Rachel Weinstein, a psychotherapist, and Katie Brunelle, a former elementary school teacher and coach, responded by creating the Adulting School, a place for people to gain the skills they need to feel like an adult, from goal-setting and sheet-fitting to how to manage money or hang a picture.
Simon Senek, a British author and motivational speaker, also blames parents for the false expectations of so many Millennials, who never were given the chance to learn/live the process of achievement.
“Everything you want you can have instantaneously, except for job satisfaction and strength of relationships,” Senek argues. “There’s no app for that; they are slow, meandering, uncomfortable processes.”
Whatever you think about a school that teaches adults how to be adults the real question is: in what direction will the next generation go?
John Mighton, a Canadian playwright, author, and math tutor who struggled with math himself, has designed a teaching program that has some of the worst-performing math students performing well and actually enjoying math. There’s mounting evidence that the method works for all kids of all abilities.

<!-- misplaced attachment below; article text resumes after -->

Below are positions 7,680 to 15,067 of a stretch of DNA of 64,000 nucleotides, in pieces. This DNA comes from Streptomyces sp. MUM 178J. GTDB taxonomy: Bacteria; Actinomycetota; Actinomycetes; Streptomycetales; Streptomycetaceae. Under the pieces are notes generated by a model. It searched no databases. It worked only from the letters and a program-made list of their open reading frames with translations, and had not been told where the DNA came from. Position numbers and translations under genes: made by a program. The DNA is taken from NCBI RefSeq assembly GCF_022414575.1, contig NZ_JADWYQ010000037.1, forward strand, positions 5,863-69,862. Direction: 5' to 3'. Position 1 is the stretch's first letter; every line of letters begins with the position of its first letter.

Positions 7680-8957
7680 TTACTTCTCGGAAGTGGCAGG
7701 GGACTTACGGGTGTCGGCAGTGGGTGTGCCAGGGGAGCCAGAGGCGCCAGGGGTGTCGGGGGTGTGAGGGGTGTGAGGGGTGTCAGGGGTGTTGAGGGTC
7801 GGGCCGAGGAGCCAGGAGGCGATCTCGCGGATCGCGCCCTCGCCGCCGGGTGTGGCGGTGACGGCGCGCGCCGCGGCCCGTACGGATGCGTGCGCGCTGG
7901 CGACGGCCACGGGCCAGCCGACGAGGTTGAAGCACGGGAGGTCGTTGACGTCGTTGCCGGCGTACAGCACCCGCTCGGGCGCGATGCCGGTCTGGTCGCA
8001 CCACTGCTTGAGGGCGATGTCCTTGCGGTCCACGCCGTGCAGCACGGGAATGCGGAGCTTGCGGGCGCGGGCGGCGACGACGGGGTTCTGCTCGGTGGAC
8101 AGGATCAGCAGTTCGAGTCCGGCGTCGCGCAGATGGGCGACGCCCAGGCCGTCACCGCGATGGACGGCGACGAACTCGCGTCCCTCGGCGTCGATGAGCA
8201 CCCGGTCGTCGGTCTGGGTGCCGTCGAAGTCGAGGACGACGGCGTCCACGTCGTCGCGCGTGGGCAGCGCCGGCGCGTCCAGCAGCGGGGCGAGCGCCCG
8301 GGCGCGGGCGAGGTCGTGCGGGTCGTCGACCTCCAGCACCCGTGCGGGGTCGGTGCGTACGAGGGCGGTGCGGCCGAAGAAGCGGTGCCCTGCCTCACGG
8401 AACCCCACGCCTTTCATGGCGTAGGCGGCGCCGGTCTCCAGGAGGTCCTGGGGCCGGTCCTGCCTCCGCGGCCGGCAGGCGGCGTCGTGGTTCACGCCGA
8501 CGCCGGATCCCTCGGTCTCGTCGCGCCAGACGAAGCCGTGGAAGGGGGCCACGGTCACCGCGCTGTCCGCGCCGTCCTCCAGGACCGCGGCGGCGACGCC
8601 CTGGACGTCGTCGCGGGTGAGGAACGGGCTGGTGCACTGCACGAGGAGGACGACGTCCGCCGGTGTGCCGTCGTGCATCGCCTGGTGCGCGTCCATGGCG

Finally, or maybe foremost, is culture.
Just as in companies, the culture in a school is the determining factor on whether kids learn — or not.
The prevailing culture of many schools, especially the vaunted charter schools, has been one “no excuses.” A culture focused on regimentation and inflicted mostly on poor children of color.
But as any idiot knows, regimentation is not going to produce the next Marc Benioff or Larry Elison, So what does?
Ascend Public Charter Schools network began to retrain teachers to focus on social and emotional development. This provided the framework for creative problem solving to help prevent conflicts between students, or between teachers and students, from escalating.
Does it work? Is it making a measurable difference? Short answer is a resounding ‘yes’.
Around the same time that Ascend was transforming its culture, it put in place a new curriculum, more closely aligned with progressive schools, that focuses on intellectual inquiry rather than received knowledge. At Ascend’s lower and middle schools in Brownsville, passing grades on the annual state English test increased to 39 percent in 2016, from 22 percent in 2014, while the rate on the math test increased to 37 percent, from 29 percent. It’s hard to isolate the cause for the improvement, but it is likely to be a combination of both the academic and cultural changes, which makes Ascend a bold testing ground for the theory that children from low-income homes can be educated the same way as children from affluent families.